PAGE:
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The state of the nation, in a series of letters to the duke of Bedford
Uten tilgangsbegrensning - 1805
The State of the Nation: In a Series of Letters to His Grace, the Duke of ...
Ingen forhåndsvisning tilgjengelig - 2020
America Appeal army Author become bill body borough Burke called cause circumstances civil consequence considered constitution continuance corruption counsels court crown depends despotism effect election enemy energy England English equal evil fact faction favour feelings follow force France freedom French friends give given hands honour hope house of commons hundred influence interest justice king less LETTER liberty Lord means ment military mind minister ministry nation nature necessary object once opinion parliament parliamentary party patriot peace persons Pitt political popular possible present principles question reason reform representation representative respect restored seen shew speech spirit standing taken thing thought thousand throne tion true virtue vote whole
Side 106 - Britain; and that the King's Majesty, by and with the advice and consent of the Lords spiritual and temporal and Commons of Great Britain in Parliament assembled, had, hath and of right ought to have, full power and authority to make laws and statutes of sufficient force and validity to bind the colonies and people of America, subjects of the Crown of Great Britain in all cases whatsoever.
Side 61 - When this child of ours wishes to assimilate to its parent, and to reflect with a true filial resemblance the beauteous countenance of British liberty, are we to turn to them the shameful parts of our Constitution ? are we to give them our weakness for their strength?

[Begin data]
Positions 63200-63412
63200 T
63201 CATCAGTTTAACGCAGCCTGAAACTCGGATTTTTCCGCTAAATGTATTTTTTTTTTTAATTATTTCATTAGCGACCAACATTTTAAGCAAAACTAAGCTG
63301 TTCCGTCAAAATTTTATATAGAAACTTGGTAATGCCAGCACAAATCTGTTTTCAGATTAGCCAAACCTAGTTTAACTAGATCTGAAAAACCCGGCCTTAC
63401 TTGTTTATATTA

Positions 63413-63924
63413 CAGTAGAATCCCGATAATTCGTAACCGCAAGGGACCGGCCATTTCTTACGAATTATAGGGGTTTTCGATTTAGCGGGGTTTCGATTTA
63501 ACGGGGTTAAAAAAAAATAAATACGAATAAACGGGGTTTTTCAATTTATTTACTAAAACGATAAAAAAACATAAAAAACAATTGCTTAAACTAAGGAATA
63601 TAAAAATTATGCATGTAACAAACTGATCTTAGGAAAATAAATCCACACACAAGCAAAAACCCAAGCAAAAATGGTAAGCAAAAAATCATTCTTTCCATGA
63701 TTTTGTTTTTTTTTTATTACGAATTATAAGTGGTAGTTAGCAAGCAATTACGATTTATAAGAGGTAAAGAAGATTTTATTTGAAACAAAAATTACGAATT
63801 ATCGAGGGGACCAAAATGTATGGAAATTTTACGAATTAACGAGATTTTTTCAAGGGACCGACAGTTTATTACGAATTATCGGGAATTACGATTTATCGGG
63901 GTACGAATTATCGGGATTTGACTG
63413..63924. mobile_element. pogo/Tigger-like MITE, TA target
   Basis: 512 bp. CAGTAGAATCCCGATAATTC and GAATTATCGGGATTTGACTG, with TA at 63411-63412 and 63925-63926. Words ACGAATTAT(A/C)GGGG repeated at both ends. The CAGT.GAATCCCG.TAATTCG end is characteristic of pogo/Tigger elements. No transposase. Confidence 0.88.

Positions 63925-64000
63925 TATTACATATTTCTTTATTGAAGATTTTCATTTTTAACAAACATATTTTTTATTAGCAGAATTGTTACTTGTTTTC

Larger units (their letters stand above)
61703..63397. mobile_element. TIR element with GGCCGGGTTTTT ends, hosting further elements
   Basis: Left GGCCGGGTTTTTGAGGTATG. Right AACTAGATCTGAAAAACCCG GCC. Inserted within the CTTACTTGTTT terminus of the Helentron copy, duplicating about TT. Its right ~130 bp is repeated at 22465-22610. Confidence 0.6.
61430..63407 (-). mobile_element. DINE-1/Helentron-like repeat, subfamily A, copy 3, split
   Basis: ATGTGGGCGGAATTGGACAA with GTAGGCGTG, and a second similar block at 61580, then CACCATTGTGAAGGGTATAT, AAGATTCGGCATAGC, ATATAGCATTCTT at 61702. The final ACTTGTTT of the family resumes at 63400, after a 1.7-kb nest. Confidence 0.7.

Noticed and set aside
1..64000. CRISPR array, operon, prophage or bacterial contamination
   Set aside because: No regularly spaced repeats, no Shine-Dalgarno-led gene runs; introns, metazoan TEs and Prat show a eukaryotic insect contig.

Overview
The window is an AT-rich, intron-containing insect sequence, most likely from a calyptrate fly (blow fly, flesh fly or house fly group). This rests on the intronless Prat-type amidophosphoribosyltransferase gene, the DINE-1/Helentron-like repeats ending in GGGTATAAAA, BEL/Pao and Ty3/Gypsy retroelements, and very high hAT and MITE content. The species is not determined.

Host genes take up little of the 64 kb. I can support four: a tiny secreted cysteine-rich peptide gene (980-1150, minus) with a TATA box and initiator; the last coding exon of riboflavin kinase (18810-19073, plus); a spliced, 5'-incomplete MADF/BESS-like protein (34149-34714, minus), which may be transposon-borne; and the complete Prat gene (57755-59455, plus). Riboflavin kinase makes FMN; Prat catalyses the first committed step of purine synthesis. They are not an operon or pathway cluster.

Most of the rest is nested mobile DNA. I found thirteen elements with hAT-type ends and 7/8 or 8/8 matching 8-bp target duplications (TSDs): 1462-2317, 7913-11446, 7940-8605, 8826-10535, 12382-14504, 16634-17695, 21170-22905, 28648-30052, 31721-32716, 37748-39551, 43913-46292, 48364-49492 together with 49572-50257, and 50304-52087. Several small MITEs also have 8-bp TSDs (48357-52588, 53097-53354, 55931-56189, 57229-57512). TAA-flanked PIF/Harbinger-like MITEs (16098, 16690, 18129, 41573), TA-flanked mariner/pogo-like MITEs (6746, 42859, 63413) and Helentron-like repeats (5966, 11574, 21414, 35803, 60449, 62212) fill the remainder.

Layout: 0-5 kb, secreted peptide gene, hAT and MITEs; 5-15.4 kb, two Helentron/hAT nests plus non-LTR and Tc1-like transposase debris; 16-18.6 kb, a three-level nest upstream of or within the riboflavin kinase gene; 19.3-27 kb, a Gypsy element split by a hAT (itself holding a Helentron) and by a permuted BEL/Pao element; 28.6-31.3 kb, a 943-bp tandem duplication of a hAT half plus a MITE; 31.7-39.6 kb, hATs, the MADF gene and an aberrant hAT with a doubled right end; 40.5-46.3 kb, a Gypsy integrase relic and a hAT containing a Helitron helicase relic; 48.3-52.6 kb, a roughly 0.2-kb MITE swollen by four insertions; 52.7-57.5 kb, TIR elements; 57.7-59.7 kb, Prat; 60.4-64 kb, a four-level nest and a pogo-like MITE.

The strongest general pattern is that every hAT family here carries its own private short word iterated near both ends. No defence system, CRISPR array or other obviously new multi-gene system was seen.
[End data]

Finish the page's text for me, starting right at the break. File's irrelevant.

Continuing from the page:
Side 114 - ... his charitable toils for the relief of India, did not forget the poor rotten constitution of his native country. For her, he did not disdain to stoop to the trade of a wholesale upholsterer for this house, to furnish it not with the faded tapestry figures of antiquated merit, such as decorate, and may reproach some other houses, but with real, solid, living patterns of true modern virtue.
Side 60 - our children;" but when children ask for bread we are not to give a stone. Is it because the natural resistance of things, and the various mutations of time...
Side 95 - The virtue, spirit, and essence of a House of Commons consists in its being the express image of the feelings of the nation. It was not instituted to be a control upon the people, as of late it has been taught, by a doctrine of the most pernicious tendency. It was designed as a control for the people.
Side 14 - States and a corresponding amendment of the Constitution, be applied in time of peace to rivers, canals, roads, arts, manufactures, education and other great objects within each State. In time of war, if injustice by ourselves or others must sometimes produce war, increased as the same revenue will be...
Side 116 - Eastern harlot ; which so many of the people, so many of the nobles of tlns land, had drained to the very dregs. Do you think that no reckoning was to follow this lewd debauch? that no payment was to be demanded for this riot of public drunkenness, and national prostitution ? Here ! you have it, here, before you.
Side 66 - ... convicted, shall be subject and liable to such pains and penalties, as by any law now in force persons convicted of wilful and corrupt perjury are subject and liable to.
Side 14 - ... the revenue thereby liberated may, by a just repartition among the states, and a corresponding amendment of the constitution, be applied, in time of peace, to rivers, canals, roads, arts, manufactures, education, and other great objects within each state.